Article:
Apache Ignite Transactions Architecture: Failover and Recovery
In the previous article in this series, we looked at concurrency modes and isolation levels. Here are topics we will cover in the rest of this series:
- Failover and recovery
- Transaction handling at the level of Ignite persistence (WAL, checkpointing, and more)
- Transaction handling at the level of 3rd party persistence
In this article, we will focus on how Apache Ignite handles failover and recovery during transaction execution.
In a distributed cluster consisting of a Transaction coordinator, Primary Nodes and Backup Nodes, there are a number of scenarios where we may lose some or all parts of the cluster, as follows, in increasing order of severity:
- Backup Node failure
- Primary Node failure
- Transaction coordinator failure
Let’s look at each of these in turn and see how Ignite manages failure situations. We’ll begin with Backup Node failure.
Backup Node Failure
Recalling the discussion in the first article in this series, we know that in the two-phase commit protocol, there are the prepare and commit phases. In the event that we lose a Backup Node in either of these phases, no action is required by Ignite, since any transactions will still continue to be applied to the remaining Primary and Backup Nodes in the cluster. This is shown in Figure 1.
Figure 1. Backup Node Failure
After all the active transactions including this one are completed, Ignite will update its cluster topology version due to the node failure, will elect a new node or nodes that will hold a copy of the data previously stored on the lost Backup Node and will start rebalancing in the background to meet the desired data replication level.
Next, let's look at how Ignite manages Primary Node failure.
Primary Node Failure
A Primary Node failure requires different handling depending upon whether the failure occurs at the prepare or the commit phase.
If the failure occurs at the prepare phase, the Transaction coordinator will raise an exception as shown in Figure 2 (3 exception). It is then the responsibility of the application to handle this exception and decide what action to take. For example, whether to restart the transaction or to use additional exception handling.
Figure 2. Primary Node Failure on prepare phase
If the failure occurs at the commit phase, as shown in Figure 3, the Transaction coordinator will be waiting for a special message (4 ACK) from the appropriate Backup Nodes.
Figure 3. Primary Node Failure on commit phase
When the Backup Nodes detect the failure, they will notify the Transaction coordinator that they committed the transaction successfully. In this scenario, there is no data loss because the data are backed up and can still be accessed and used by applications.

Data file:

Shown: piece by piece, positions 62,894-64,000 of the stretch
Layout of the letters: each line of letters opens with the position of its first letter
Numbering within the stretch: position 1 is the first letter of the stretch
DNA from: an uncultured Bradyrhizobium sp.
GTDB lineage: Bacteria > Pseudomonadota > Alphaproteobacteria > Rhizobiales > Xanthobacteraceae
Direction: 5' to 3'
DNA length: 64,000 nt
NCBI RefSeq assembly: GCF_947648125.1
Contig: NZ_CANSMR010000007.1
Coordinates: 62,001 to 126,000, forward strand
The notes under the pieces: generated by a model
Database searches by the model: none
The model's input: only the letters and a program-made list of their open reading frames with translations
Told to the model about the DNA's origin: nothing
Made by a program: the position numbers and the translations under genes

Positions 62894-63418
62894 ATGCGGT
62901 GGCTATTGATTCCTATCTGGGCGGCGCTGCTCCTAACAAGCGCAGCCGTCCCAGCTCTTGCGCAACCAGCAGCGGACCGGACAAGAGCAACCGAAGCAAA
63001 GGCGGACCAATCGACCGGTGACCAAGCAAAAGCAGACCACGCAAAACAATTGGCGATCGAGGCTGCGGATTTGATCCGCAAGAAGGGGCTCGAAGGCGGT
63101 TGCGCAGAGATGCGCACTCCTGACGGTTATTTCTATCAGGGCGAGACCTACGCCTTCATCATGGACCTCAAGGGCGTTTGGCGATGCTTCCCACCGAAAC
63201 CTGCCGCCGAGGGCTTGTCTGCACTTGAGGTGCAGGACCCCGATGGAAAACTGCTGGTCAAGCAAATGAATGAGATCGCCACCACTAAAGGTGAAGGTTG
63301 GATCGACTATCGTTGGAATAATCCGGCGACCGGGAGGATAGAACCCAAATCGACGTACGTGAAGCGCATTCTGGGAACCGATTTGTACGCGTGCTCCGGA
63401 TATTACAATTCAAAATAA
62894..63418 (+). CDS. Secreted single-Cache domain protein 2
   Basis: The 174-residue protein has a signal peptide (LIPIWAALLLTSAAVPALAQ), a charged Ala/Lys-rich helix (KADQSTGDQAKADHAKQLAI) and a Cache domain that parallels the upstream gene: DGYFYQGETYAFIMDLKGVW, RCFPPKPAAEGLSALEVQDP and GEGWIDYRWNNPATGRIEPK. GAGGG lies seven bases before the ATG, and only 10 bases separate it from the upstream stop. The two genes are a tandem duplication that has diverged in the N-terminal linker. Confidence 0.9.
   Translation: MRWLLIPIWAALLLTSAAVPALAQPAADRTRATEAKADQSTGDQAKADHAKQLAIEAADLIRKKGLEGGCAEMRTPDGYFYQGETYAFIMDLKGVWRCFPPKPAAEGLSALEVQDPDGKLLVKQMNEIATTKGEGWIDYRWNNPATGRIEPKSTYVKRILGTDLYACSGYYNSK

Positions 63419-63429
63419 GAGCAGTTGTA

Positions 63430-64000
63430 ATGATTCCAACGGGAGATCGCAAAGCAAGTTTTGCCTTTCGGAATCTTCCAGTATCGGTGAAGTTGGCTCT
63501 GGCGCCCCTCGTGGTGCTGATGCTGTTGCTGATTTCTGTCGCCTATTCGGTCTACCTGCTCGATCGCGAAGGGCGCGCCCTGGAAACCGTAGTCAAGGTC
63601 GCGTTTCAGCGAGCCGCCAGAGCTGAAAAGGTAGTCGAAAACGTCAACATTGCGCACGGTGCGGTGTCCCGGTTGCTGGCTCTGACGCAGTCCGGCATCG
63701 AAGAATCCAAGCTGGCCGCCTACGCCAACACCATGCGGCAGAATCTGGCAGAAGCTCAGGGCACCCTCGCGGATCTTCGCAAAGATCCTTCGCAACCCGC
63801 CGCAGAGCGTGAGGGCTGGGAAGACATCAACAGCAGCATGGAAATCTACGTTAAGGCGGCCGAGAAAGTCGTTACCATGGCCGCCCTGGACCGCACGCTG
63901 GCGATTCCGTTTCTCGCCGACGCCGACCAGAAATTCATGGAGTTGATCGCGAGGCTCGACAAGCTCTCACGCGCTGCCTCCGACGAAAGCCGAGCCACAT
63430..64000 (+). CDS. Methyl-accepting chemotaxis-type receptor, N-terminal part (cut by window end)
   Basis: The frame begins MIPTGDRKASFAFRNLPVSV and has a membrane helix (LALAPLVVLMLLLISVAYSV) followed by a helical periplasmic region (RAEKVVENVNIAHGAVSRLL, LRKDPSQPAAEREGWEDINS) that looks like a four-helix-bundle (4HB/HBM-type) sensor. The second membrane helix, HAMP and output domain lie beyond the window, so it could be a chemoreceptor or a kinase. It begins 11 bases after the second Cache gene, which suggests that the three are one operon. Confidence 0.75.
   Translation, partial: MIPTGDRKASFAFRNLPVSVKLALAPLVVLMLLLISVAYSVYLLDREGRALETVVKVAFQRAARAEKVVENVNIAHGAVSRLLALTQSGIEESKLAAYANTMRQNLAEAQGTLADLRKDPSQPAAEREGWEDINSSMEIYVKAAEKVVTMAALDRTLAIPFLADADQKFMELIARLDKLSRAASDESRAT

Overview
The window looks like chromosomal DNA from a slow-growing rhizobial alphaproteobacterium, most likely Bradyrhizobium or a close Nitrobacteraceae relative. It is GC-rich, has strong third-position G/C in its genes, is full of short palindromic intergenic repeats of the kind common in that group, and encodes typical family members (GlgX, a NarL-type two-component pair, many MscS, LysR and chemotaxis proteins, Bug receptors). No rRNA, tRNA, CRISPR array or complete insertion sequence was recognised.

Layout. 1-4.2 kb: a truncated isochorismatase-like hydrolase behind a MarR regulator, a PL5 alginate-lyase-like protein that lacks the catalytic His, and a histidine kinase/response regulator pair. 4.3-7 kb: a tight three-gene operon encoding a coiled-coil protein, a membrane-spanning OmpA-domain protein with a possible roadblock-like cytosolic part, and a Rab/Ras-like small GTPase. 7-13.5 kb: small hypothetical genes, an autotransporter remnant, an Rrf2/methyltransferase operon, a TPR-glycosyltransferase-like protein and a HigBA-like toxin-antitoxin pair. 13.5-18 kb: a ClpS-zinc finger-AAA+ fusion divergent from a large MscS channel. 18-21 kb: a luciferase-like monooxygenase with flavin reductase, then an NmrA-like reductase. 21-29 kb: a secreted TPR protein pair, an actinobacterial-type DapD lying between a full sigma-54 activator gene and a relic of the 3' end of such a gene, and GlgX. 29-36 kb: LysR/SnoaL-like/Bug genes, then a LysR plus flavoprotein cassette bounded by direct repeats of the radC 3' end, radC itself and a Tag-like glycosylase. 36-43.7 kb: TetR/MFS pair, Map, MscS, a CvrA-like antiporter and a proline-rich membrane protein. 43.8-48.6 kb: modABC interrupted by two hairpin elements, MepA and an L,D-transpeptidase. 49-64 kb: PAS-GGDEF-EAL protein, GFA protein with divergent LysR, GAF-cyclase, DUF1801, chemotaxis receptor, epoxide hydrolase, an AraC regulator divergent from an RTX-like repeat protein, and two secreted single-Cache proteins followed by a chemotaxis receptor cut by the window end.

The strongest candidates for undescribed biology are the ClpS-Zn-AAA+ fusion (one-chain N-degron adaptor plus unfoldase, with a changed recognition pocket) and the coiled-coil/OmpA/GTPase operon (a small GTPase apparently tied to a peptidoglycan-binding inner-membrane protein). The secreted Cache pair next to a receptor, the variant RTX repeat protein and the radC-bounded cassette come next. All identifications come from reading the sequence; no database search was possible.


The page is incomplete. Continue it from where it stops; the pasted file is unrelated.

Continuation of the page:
After the Transaction coordinator completes the transaction, Ignite will rebalance the cluster due to the loss of the Primary Node. An election will take place to assign a new Primary Node for the partitions that were previously stored on the failed Primary Node.
Next, let's look at how Ignite manages Transaction coordinator failure.
Transaction Coordinator Failure
A worse-case scenario is if we lose the Transaction coordinator. This is because all Primary and Backup Nodes are only aware of the transaction state locally, and not of the transaction state globally. We may have some cluster nodes that received a commit message and others that did not, as shown in Figure 4.
Figure 4. Transaction Coordinator Failure
The solution to this failure scenario is for the nodes to exchange their local transaction status with each other, as shown in Figure 4. This allows them to see the global transaction status.
In this scenario, Ignite initiates a Recovery Protocol . This works as follows. All nodes participating in the transaction send messages to all other nodes participating in the transaction asking whether they received the prepare message. If any node replies that it did not receive the prepare message, the transaction will be rolled-back, otherwise the transaction will be committed. However, some of the nodes may have already committed the transaction before receiving the Recovery Protocol message. For this type of situation, all nodes keep completed transaction ID information for a period of time. If no ongoing transaction is found with a given ID, the backlog is checked. If the backlog does not contain the transaction, then the transaction was never started. Therefore, the failure occurred before the prepare phase was completed, so the transaction can be rolled-back. The Recovery Protocol also works if any of the Primary or Backup Nodes also crashed with the Transaction coordinator.
Various types of cluster failures can occur at a number of different phases. Through examples, we have seen how Ignite can gracefully manage these failures and provide recovery.